MRSA Fast Facts

This 2005 scanning electron micrograph (SEM) depicted numerous clumps of methicillin-resistant Staphylococcus aureus bacteria, commonly referred to by the acronym, MRSA; Magnified 9560x.

(CNN)Here is some background information about MRSA.

Methicillin-resistant Staphylococcus aureus (MRSA) bacteria are resistant to all beta-lactam antibiotics such as methicillin, penicillin, oxacillin, and amoxicillin. A MRSA infection can be fatal.
About:
Staphylococcus aureus bacteria are commonly found on the skin and in the noses of healthy people.
    Skin infections from staph bacteria are called staph infections; staph bacteria are one of the most common causes of skin infection in the United States.
    Staph bacteria are a common cause of pneumonia, surgical wound and bloodstream infections.
    Most of these infections can be treated without antibiotics.
    Thirty three percent of the population is colonized with staph and approximately one percent is colonized with MRSA. "Colonized" means bacteria is present but doesn't cause infection.
    Types of MRSA Infections: (Source: The Mayo Clinic)
    Most MRSA infections occur in hospitals or other health care settings. These are called hospital-associated or healthcare-associated MRSA infections. (HA-MRSA).
    Risk factors for an HA-MRSA infection include current or recent hospitalization, living in a nursing home or invasive surgery.
    MRSA infections occurring in people who have not been hospitalized or haven't had a medical procedure in the past year and are otherwise healthy are called community-associated MRSA infections (CA-MRSA).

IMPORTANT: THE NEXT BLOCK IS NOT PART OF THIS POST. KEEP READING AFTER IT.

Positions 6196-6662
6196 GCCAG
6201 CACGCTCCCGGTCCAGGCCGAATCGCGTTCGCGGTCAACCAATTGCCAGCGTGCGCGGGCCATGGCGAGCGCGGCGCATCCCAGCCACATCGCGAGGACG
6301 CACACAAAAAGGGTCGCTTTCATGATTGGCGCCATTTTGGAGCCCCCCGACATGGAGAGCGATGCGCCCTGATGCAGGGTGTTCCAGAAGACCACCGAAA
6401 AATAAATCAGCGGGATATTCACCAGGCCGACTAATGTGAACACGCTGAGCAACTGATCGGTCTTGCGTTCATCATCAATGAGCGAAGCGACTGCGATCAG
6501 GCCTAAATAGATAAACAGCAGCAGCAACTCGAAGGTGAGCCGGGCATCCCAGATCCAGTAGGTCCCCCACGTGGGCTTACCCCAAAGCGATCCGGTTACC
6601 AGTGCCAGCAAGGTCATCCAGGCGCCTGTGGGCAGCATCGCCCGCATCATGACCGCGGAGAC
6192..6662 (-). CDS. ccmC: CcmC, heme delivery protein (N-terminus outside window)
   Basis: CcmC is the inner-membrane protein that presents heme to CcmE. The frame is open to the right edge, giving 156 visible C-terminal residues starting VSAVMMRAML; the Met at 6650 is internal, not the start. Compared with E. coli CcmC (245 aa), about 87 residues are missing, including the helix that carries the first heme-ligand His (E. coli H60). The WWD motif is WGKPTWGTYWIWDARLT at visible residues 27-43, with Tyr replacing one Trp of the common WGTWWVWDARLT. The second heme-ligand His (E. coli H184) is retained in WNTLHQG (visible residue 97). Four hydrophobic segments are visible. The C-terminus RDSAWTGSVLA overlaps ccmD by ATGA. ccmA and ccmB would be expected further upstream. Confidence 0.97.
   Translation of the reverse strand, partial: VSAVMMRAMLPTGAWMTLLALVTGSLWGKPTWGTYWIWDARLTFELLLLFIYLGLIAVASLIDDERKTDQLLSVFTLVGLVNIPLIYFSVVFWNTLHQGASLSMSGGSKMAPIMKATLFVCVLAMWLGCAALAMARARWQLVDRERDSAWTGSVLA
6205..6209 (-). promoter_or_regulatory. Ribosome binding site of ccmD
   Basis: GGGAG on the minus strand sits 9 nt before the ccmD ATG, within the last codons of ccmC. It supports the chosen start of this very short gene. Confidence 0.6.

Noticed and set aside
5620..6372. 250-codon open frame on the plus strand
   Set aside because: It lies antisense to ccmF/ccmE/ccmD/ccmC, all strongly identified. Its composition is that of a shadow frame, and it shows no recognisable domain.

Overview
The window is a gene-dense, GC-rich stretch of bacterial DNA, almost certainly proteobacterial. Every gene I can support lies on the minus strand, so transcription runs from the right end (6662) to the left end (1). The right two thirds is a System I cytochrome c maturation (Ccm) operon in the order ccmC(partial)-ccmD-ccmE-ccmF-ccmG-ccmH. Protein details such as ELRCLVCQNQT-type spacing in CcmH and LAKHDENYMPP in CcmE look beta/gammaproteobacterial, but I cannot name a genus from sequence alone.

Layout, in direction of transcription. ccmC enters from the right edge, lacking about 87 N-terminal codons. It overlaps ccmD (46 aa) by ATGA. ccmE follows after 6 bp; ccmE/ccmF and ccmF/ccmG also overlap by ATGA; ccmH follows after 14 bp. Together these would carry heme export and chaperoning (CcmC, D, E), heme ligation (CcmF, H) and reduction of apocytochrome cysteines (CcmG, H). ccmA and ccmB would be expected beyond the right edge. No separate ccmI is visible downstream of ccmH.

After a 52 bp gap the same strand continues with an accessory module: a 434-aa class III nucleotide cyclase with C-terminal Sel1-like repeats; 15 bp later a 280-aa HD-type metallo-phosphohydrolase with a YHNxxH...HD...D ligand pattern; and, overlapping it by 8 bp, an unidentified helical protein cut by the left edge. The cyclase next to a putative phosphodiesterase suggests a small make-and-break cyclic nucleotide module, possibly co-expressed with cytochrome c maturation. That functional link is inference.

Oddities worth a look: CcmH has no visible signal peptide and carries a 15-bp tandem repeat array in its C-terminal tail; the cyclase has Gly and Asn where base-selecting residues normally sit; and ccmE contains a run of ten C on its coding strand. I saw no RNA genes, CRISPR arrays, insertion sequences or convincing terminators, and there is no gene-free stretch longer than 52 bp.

Risk factors for a CA-MRSA infection include playing contact sports, association with childcare workers or living in crowded conditions.
    Symptoms:
    Red bumps that look like pimples or boils. They can become painful abscesses that must be surgically drained.
    The infection site can resemble a spider bite.
    The bacteria can cause infections in surgical wounds and can get into the bloodstream and bones.
    Diagnosis:
    MRSA is diagnosed by checking for signs of drug-resistant bacteria in nasal secretions or tissue samples. Tests that can detect staph DNA yield faster results than growing the bacteria in a lab.
    Prevention:
    Wash hands often with warm water and soap or with an alcohol-based hand sanitizer.
    Cover open wounds and keep them clean until healed.
    Avoid sharing personal hygiene items such as towels, sheets and toiletries.
    Statistics:
    According to the Centers for Disease Control and Prevention, there were nearly 120,000 Staphylococcus aureus bloodstream infections and 20,00 related deaths in 2017 in the United States.
    Timeline:
    2011 - Researchers at the University of California Davis find that the number of children hospitalized due to community-acquired MRSA doubled between 2000 and 2007.
    May 29, 2013 - A study published in the New England Journal of Medicine reports that germ-killing soaps and ointments used in ICU's reduced cases of MRSA in the bloodstream by up to 44%.
      June 2014 - The US Food and Drug Administration approves a new drug to treat bacterial skin infections like MRSA. The new drug, called Dalvance, is taken intravenously. The drug is only approved for use in adults.
      September 18, 2014 - US President Barack Obama issues an executive order establishing a new inter-agency task force charged with developing a national strategy to combat antibiotic-resistant bacteria.